A week after missing a day of work I received a phone call from work and almost had a heart attack. It was a friend, who just wanted to remind me that the next day was the art showing and I should arrive early for the setting up of the art exhibit. The gallery is a hallway converted for art to be exhibited. A row of stage lights lines the ceiling all along the passage way as well as a little bit around the corner. Arriving early with two bags of art, I walked through the entrance area and was asked what I was carrying. Decapitated heads was the snappy remark that came to mind, however I just said that it was a surprise.
The group that puts up the artwork at these displays are made up of six or eight women that each have a duty assigned to them and they all take part in hanging the artwork. There is one man that helps out and happily does so.
The group was glad to see my loot and me as so far only three others had submitted works. Incredible woodwork was already sitting at the base of the wall, woodwork of portraits of Picasso and the Three Stooges. Three photographs of great caliber and photo-shop knowledge also were submitted. A painting of a Chevy Impala was submitted, however I felt urped at the artist when he was asked what year was the classic car and he responded he did not know.
My art was placed along the wall for spacing and the pre-made labels were dispersed. When I signed up for the showing, I had put down a “Self-Portrait,” “Ladies of Grey Gardens” and about seven “Portraits” down in the forethought that I did know at the time which portraits I would submit. When I did bring out the portrait of “Robert Pattinson’s Unruly Hair” it was labeled, by a resident, as a self-portrait. I am not that full of self-disillusion.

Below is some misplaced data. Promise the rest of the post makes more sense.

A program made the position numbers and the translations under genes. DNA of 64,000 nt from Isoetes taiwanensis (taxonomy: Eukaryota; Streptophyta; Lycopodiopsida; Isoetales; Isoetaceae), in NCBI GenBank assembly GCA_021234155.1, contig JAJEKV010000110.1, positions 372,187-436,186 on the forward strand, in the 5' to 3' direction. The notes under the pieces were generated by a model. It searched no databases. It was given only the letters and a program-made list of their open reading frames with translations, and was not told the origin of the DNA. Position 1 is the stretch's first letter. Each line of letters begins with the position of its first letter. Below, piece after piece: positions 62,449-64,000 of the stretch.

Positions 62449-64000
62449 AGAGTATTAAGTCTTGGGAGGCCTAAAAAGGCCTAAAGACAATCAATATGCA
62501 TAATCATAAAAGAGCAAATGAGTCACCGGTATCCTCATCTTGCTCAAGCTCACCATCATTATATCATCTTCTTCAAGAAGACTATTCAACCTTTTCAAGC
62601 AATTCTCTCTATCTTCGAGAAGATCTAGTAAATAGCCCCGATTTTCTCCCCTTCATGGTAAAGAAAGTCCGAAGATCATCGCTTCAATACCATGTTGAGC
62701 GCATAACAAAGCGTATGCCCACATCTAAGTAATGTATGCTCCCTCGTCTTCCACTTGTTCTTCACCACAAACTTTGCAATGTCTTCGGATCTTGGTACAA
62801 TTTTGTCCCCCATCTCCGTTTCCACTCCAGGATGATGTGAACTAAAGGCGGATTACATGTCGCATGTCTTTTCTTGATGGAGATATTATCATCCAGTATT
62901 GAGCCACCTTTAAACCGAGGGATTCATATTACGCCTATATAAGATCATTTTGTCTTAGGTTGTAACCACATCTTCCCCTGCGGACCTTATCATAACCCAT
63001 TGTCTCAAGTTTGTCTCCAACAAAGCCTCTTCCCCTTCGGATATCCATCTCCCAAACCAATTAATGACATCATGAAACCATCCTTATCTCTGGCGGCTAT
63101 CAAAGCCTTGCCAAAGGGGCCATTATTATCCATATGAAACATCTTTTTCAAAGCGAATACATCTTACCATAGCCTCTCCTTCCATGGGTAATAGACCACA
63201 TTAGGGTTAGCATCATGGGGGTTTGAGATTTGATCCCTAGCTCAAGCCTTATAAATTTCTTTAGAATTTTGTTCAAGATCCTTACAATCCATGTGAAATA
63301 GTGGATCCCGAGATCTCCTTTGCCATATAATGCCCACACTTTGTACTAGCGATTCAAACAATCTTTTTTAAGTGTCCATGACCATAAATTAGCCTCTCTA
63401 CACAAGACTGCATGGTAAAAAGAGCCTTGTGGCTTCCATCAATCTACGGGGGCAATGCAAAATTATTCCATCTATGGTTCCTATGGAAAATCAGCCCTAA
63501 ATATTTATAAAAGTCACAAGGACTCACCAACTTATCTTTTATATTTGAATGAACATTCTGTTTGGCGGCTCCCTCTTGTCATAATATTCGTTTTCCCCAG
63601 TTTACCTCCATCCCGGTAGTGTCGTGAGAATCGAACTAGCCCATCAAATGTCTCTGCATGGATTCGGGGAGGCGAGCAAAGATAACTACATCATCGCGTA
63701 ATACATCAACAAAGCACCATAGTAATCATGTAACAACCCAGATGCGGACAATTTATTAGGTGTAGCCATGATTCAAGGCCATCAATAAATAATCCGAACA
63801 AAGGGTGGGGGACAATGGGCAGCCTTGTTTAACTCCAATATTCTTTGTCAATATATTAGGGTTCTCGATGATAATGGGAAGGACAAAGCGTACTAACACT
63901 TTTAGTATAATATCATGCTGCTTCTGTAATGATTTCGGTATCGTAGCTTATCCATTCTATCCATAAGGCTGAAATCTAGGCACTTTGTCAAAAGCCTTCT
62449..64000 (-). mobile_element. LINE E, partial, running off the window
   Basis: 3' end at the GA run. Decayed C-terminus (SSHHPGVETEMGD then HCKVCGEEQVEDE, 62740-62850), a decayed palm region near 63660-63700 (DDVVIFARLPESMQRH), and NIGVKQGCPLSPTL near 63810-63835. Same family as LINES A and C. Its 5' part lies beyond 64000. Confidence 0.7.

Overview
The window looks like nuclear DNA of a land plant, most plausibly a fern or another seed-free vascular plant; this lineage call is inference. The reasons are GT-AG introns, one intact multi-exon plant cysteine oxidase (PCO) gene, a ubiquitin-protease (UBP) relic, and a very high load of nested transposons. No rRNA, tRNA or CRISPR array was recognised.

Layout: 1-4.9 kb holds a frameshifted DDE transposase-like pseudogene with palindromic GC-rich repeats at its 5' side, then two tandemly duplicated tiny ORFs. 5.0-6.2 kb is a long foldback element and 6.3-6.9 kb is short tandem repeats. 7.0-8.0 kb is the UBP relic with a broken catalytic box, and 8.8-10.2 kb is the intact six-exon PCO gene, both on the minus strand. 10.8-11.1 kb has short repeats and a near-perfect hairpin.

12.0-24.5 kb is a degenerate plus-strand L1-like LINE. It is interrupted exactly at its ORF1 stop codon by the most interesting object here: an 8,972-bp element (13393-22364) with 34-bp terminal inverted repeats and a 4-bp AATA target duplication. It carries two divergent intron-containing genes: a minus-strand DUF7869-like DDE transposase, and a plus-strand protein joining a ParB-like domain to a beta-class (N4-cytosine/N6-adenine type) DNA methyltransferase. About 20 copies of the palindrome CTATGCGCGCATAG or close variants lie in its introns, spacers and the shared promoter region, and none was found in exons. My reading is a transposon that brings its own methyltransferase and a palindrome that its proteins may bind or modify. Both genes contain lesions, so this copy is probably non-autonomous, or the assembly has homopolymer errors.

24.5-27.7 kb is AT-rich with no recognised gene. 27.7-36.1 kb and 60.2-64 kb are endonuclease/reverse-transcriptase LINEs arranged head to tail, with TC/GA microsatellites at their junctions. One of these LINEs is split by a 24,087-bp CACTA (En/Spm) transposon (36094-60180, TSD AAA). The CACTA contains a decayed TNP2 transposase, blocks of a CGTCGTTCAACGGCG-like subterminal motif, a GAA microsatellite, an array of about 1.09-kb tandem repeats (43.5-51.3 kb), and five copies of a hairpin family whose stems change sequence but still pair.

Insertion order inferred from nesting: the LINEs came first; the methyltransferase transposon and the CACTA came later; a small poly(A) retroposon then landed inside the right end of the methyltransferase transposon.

The man hanging the pictures asked about the “Self Portrait” after I sorted the labels out and wondered which of the people in the portrait I actually was. It was not the nude Billie Joe Armstrong and it was not the sleeping River Phoenix, however when I did say that it was the man sitting in the middle as the focal point he observed that I shaved a few pounds off. Well, damn this is how I see myself.
The actual portraits of Billie Joe Armstrong had to share a pre-made label as I over did my number of entries by one.
The “White Sweater” was a choice of a quiet portrait. I left any explanation to none and I have not been asked whom the person was. No one would know who the person in the white sweater was.
The “Ladies of Grey Gardens” were received well however I did have to correct many, as they are perceived as men. I said that was going for a Michelangelo look to my women. This illustration and the Self Portrait did give an impression that I was a fan of the Lord of the Rings. This caught me off guard, as I did not do any intentional Lord of Ring art as a subject matter as I had five years prior with Frodo that still haunts the memory of many. However, one morning a guest did ask if I was a Lord of the Rings fan and I said yes. She stated that her son was as well. The fact that I had just bought a book on the Lord of the Rings artist Alan Lee who draws like I do and I tried to incorporate his style into my works at the time.
A last minute substitution was of “Some Call Me Tim” from John Cleese portrayal in Monty Python’s Search for the Holy Grail. The original choice for the show was “The Morning Stare” as I wanted a humorous art piece, however I had written explanation to go along with “Tim” and I wanted the exhibit to make people laugh.
A few days prior to the exhibit, I did “It’s not the Years, Honey, It’s the Mileage,” a portrayal of Harrison Ford as Indiana Jones from his last film. Done specifically for this showing, I did the portrait with the idea that most of the population from the
area would know who Jones is. In the end, it was Robert Pattinson’s portrait that caught everyone’s eye. In fact I had a bid for it on the first day.
Three weeks later since the showing started and all I heard was mostly about Pattinson and not a word about Jones. To quote the almighty Chuck Berry, “As for the old folks go / it just goes to show you never know.”